<FlowDocumentReader> <FlowDocument ColumnWidth="400" IsOptimalParagraphEnabled="True" IsHyphenationEnabled="True" > <Section FontSize="12"> <Paragraph> <Bold>Neptune</Bold> (planet), major planet in the solar system, eighth planet from the Sun and fourth largest in diameter. Neptune maintains an almost constant distance, about 4,490 million km (about 2,790 million mi), from the Sun. Neptune revolves outside the orbit of Uranus and for most of its orbit moves inside the elliptical path of the outermost planet Pluto (see Solar System). Every 248 years, Pluto’s elliptical orbit brings the planet inside Neptune’s nearly circular orbit for about 20 years, temporarily making Neptune the farthest planet from the Sun. The last time Pluto’s orbit brought it inside Neptune’s orbit was in 1979. In 1999 Pluto’s orbit carried it back outside Neptune’s orbit. <!-- This Figure uses relative measurements for width and height. --> <Figure Width="0.25" Height="0.1" Background="GhostWhite" HorizontalAnchor="PageLeft" HorizontalOffset="100" VerticalOffset="20" > <Paragraph FontStyle="Italic" TextAlignment="Left" Background="Beige" Foreground="DarkGreen" > Neptune has 72 times Earth's volume... </Paragraph> </Figure> <!-- This Floater uses relative measurements for width. --> <Floater Background="GhostWhite" Width="0.4" HorizontalAlignment="Left" > <Table CellSpacing="5"> <Table.Columns> <TableColumn Width="155"/> <TableColumn Width="130"/> </Table.Columns> <TableRowGroup> <TableRow> <TableCell ColumnSpan="3"> <Paragraph>Neptune Stats</Paragraph> </TableCell> </TableRow> <TableRow Background="LightGoldenrodYellow" FontSize="12"> <TableCell> <Paragraph FontWeight="Bold">Mean Distance from Sun</Paragraph> </TableCell> <TableCell> <Paragraph>4,504,000,000 km</Paragraph> </TableCell> </TableRow> <TableRow FontSize="12" Background="LightGray"> <TableCell> <Paragraph FontWeight="Bold">Mean Diameter</Paragraph> </TableCell> <TableCell> <Paragraph>49,532 km</Paragraph> </TableCell> </TableRow> <TableRow Background="LightGoldenrodYellow" FontSize="12"> <TableCell> <Paragraph FontWeight="Bold">Approximate Mass</Paragraph> </TableCell> <TableCell> <Paragraph>1.0247e26 kg</Paragraph> </TableCell> </TableRow> <TableRow> <TableCell ColumnSpan="4"> <Paragraph FontSize="10" FontStyle="Italic"> Information from the <Hyperlink NavigateUri="http://encarta.msn.com/encnet/refpages/artcenter.aspx" >Encarta</Hyperlink> web site. </Paragraph> </TableCell> </TableRow> </TableRowGroup> </Table> </Floater> </Paragraph> <Paragraph> Astronomers believe Neptune has an inner rocky core that is surrounded by a vast ocean of water mixed with rocky material. From the inner core, this ocean extends upward until it meets a gaseous atmosphere of hydrogen, helium, and trace amounts of methane. Neptune has four rings and 11 known moons. Even though Neptune's volume is 72 times Earth’s volume, its mass is only 17.15 times Earth’s mass. Because of its size, scientists classify Neptune—along with Jupiter, Saturn, and Uranus—as one of the giant or Jovian planets (so-called because they resemble Jupiter). </Paragraph> <Paragraph> <Figure Width="140" Height="50" Background="GhostWhite" TextAlignment="Left" HorizontalAnchor="PageCenter" WrapDirection="Both" > <Paragraph FontStyle="Italic" Background="Beige" Foreground="DarkGreen" > Neptune has an orbital period of ~20 years... </Paragraph> </Figure> Mathematical theories of astronomy led to the discovery of Neptune. To account for wobbles in the orbit of the planet Uranus, British astronomer John Couch Adams and French astronomer Urbain Jean Joseph Leverrier independently calculated the existence and position of a new planet in 1845 and 1846, respectively. They theorized that the gravitational attraction of this planet for Uranus was causing the wobbles in Uranus’s orbit. Using information from Leverrier, German astronomer Johann Gottfried Galle first observed the planet in 1846. </Paragraph> </Section> </FlowDocument> </FlowDocumentReader>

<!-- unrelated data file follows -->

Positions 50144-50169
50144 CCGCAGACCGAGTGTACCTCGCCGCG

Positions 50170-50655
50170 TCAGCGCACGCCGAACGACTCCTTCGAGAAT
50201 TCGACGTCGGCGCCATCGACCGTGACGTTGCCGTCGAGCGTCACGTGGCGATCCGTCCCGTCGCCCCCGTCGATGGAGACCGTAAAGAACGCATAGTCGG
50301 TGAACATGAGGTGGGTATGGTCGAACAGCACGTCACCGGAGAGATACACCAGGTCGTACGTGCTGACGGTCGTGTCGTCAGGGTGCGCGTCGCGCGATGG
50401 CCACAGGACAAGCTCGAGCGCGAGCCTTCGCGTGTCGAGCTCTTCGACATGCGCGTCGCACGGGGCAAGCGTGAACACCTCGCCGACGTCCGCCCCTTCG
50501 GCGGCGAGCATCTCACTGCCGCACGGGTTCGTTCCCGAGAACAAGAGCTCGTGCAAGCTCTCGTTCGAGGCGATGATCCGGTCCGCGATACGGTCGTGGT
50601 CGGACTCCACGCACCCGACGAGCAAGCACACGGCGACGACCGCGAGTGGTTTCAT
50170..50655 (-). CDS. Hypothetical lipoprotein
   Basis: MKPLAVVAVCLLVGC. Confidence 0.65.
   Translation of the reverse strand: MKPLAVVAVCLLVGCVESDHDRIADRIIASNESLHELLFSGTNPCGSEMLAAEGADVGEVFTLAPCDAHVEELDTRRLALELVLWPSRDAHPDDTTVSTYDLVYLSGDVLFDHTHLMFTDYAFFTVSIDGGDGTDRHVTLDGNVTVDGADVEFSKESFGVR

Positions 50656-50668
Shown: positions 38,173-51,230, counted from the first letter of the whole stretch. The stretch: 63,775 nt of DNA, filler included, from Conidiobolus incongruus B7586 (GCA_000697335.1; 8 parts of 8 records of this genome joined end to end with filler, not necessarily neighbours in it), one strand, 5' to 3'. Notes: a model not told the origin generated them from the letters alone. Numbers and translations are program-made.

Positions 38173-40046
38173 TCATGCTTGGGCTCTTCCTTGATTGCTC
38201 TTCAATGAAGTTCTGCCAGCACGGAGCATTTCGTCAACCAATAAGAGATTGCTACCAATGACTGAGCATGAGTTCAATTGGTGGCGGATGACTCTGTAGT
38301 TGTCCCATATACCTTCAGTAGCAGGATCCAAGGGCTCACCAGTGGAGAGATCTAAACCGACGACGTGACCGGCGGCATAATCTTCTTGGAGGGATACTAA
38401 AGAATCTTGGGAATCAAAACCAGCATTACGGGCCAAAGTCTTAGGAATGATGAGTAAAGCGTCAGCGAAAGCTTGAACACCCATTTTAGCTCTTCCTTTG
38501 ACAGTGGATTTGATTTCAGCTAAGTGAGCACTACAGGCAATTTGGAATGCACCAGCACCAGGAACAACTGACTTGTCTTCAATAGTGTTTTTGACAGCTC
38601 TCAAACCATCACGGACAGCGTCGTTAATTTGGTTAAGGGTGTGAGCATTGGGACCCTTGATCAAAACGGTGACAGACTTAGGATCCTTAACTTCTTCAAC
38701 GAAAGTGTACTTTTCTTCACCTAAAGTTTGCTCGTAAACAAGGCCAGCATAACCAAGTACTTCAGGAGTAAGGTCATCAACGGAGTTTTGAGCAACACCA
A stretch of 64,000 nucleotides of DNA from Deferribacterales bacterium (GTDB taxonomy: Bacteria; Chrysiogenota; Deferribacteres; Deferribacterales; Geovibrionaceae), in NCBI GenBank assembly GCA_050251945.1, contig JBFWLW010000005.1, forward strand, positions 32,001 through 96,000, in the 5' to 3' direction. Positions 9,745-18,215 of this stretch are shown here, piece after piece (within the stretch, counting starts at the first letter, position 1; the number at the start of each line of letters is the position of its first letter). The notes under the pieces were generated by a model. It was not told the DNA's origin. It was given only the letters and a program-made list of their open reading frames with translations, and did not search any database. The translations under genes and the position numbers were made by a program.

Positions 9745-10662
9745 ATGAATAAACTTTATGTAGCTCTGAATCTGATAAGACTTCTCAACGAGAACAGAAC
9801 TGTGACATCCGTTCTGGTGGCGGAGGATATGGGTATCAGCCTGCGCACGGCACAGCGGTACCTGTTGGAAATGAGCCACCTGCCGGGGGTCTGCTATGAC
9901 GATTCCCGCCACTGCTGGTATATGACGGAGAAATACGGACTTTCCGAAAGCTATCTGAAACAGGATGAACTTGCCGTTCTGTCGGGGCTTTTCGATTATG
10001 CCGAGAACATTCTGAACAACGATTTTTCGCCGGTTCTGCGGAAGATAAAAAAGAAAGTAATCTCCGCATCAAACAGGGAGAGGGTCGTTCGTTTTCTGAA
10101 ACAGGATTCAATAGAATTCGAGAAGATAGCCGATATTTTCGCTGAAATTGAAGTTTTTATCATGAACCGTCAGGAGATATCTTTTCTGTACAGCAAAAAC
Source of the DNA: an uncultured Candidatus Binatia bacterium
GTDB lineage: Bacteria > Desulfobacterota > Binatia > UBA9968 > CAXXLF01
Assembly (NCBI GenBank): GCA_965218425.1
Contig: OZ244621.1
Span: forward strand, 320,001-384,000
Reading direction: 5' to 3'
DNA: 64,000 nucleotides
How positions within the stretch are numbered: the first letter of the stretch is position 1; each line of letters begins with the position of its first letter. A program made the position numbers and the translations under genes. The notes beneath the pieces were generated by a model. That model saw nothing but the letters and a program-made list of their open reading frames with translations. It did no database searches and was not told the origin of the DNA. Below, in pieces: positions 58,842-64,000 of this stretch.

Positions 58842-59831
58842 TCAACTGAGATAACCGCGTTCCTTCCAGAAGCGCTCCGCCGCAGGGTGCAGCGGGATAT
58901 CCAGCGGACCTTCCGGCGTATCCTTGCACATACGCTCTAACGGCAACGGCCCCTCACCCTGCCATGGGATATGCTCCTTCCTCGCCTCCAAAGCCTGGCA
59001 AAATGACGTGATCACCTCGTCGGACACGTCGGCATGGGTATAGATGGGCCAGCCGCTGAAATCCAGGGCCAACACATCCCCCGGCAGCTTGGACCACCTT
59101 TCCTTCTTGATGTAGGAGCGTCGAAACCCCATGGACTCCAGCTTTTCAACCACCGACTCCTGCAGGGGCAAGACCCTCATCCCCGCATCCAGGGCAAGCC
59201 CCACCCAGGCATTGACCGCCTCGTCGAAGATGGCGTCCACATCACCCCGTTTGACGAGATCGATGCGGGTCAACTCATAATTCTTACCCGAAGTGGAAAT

The following illustration shows how this example renders.
Windows 7, Windows Vista, Windows XP SP2, Windows Server 2008 R2, Windows Server 2008, Windows Server 2003
The .NET Framework and .NET Compact Framework do not support all versions of every platform. For a list of the supported versions, see .NET Framework System Requirements.